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      How To Install Java Development Kit 11 on Debian 10


      Updated by Linode Contributed by Rajakavitha Kodhandapani

      Java is one of the world’s most popular programming languages. Software written in Java can be compiled and run on any system, making Java a versatile platform that can be used to create anything from software to basic web applications. This guide will show you how to install the Open Java Development Kit (OpenJDK) 11 on Debian 10.

      OpenJDK is the free and open-source implementation of the Oracle Java Standard Edition (Java SE) Development Kit. OpenJDK and Java SE are equivalent JDKs that include a Java runtime environment (JRE) and tools for developing and compiling Java applications.

      While there are many available versions of OpenJDK, version 11 is the latest Long-Term-Support (LTS) release as of the time of this guide’s publication. For this reason, OpenJDK 11 is the recommended version for developing production applications.

      Before You Begin

      1. Familiarize yourself with our Getting Started guide and complete the steps for connecting to your Linode with SSH and setting your Linode’s hostname and timezone.

      2. Complete the sections of our guide on Securing Your Server to create a standard user account, harden SSH access and remove unnecessary network services. This guide will use sudo commands wherever possible, which should be run by a limited, non-root user on your Linode.

      3. Ensure your system is up-to-date:

        sudo apt-get update && sudo apt-get upgrade
        

      Install OpenJDK

      1. Install the OpenJDK 11 development kit, which includes OpenJRE 11:

        sudo apt-get install openjdk-11-jdk
        

        Alternatively, if you simply want to run Java applications that you have already downloaded, you can choose to only install OpenJRE 11:

        sudo apt-get install openjdk-11-jre
        

        Note

        While you can run Java applications directly with the JRE, your applications will be compiled every time they are executed. This is generally slower than running applications that have already been compiled into Java bytecode, and may not be suitable if you plan to execute applications many times.

      2. Check the version of the JRE to verify that it has been properly installed:

        java -version
        

        As of the time of this publication, this command should return:

          
        openjdk version "11.0.7" 2020-04-14
        OpenJDK Runtime Environment (build 11.0.7+10-post-Ubuntu-2ubuntu218.04)
        OpenJDK 64-Bit Server VM (build 11.0.7+10-post-Ubuntu-2ubuntu218.04, mixed mode, sharing)
        
        
      3. If you have chosen to install the full OpenJDK development kit, check the version of the compiler as well:

        javac -version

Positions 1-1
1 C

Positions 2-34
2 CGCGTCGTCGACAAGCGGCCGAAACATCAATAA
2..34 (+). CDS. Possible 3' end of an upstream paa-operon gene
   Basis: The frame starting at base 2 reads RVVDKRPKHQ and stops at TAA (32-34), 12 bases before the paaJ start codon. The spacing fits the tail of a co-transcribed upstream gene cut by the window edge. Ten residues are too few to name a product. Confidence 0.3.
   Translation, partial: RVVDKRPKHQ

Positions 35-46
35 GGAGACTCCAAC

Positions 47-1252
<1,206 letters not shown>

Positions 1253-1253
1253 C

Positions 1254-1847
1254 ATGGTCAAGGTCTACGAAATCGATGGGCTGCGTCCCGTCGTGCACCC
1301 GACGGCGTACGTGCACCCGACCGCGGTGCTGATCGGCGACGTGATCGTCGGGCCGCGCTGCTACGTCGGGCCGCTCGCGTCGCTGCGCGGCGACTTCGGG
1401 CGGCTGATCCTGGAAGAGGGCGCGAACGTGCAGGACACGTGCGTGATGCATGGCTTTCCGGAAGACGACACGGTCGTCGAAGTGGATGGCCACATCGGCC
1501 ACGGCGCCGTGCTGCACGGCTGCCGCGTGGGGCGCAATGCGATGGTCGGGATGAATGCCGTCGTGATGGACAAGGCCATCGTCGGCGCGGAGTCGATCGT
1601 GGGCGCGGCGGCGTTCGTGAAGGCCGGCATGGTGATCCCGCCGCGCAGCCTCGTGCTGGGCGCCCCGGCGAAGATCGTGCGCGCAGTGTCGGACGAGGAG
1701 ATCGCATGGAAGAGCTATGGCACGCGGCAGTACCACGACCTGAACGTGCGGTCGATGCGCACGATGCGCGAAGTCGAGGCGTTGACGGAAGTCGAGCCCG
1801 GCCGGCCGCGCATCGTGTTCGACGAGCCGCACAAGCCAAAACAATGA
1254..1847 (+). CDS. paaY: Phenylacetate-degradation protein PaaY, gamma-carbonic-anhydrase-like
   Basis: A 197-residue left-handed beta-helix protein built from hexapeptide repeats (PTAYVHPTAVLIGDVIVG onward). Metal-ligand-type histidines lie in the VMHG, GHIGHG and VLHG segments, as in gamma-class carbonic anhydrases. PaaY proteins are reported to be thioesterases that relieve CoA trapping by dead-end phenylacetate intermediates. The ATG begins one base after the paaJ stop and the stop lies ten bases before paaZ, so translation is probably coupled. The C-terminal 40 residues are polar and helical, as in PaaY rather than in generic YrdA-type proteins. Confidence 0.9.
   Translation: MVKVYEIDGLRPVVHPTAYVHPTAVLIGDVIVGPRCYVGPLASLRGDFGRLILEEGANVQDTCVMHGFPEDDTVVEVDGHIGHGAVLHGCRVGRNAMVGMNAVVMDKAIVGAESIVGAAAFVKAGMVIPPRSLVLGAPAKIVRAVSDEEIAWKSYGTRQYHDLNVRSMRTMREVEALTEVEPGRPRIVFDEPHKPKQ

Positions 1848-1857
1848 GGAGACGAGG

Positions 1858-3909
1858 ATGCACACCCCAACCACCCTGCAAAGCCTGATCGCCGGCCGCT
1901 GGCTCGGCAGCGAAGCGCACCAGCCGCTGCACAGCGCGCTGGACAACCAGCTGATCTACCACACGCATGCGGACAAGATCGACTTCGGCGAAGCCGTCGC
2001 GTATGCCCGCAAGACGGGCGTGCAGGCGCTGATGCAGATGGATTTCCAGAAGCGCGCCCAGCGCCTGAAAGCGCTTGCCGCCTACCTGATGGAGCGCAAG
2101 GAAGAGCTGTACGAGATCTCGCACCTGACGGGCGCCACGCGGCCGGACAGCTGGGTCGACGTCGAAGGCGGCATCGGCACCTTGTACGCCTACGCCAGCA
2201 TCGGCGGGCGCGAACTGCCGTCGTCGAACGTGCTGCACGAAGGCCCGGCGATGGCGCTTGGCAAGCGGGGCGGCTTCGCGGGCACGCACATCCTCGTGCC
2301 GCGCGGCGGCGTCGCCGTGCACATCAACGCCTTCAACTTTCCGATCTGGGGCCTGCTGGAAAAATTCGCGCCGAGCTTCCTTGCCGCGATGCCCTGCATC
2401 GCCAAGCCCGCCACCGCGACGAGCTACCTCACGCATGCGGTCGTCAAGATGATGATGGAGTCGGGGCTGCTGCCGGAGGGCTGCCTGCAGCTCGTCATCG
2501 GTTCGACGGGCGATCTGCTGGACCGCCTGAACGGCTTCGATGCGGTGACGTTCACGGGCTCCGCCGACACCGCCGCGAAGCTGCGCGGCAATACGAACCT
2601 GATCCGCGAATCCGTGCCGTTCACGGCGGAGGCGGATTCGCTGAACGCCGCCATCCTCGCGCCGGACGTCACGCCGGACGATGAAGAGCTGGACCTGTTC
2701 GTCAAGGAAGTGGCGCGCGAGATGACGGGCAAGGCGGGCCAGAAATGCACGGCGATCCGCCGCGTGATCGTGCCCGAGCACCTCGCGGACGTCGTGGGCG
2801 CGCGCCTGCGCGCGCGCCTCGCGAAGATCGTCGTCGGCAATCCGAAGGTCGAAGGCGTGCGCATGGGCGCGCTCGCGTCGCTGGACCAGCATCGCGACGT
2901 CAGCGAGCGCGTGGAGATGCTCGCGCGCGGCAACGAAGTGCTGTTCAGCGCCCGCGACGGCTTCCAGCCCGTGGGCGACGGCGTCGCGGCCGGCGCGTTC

As of the time of this publication, this command should return:

          
        javac 11.0.7
        
        

      Set Environment Variables

      This section will instruct you on how to set the JAVA_HOME and PATH environment variables to help ensure that your Java applications will run without issue.

      1. Open the ~/.bashrc startup file using the text editor of your choice and add the following definitions at the end of the file:

        ~/.bashrc
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        # [...]
        export JAVA_HOME=$(dirname $(dirname $(readlink -f $(which java))))
        export PATH=$PATH:$JAVA_HOME/bin

        Note

        If you are using a shell other than Bash, such as Zsh, you may need to add these lines in a different startup file instead. In the case of Zsh, this would be the ~/.zshrc file.
      2. Save the changes and exit your text editor.

      3. Reload the ~/.bashrc file:

        source ~/.bashrc
        
      4. Verify that the JAVA_HOME and PATH variables were set correctly:

        echo $JAVA_HOME
        echo $PATH
        

        The JAVA_HOME variable should be set to the directory that contains your OpenJDK installation, and the PATH variable should include the directory that contains the OpenJDK binary files.

      Test the Java Installation (Optional)

      To test your Java installation, write a sample HelloWorld Java application and run it with the JRE.

      1. Open a text editor and add the following lines in a file labeled HelloWorld.java to create a simple function that prints “Hello Java World!”:

        HelloWorld.java
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        public class HelloWorld {
            public static void main(String[] args) {
                System.out.println("Hello Java World!");
            }
        }
      2. Run the application using the JRE:

        java HelloWorld.java
        

        If the installation has been successful, the output will be:

          
        Hello Java World!
        
        

      If you have installed the full OpenJDK development kit, you can compile your application into a bytecode class file prior to running it for faster execution time.

      1. Compile the application you have written:

        javac HelloWorld.java
        
      2. Confirm that the HelloWorld.class file was written to your current directory:

        ls -l HelloWorld.class
        
      3. Run the compiled HelloWorld function using the JRE:

        java HelloWorld
        

        The output should again be:

          
        Hello Java World!
        
        

      This guide is published under a CC BY-ND 4.0 license.



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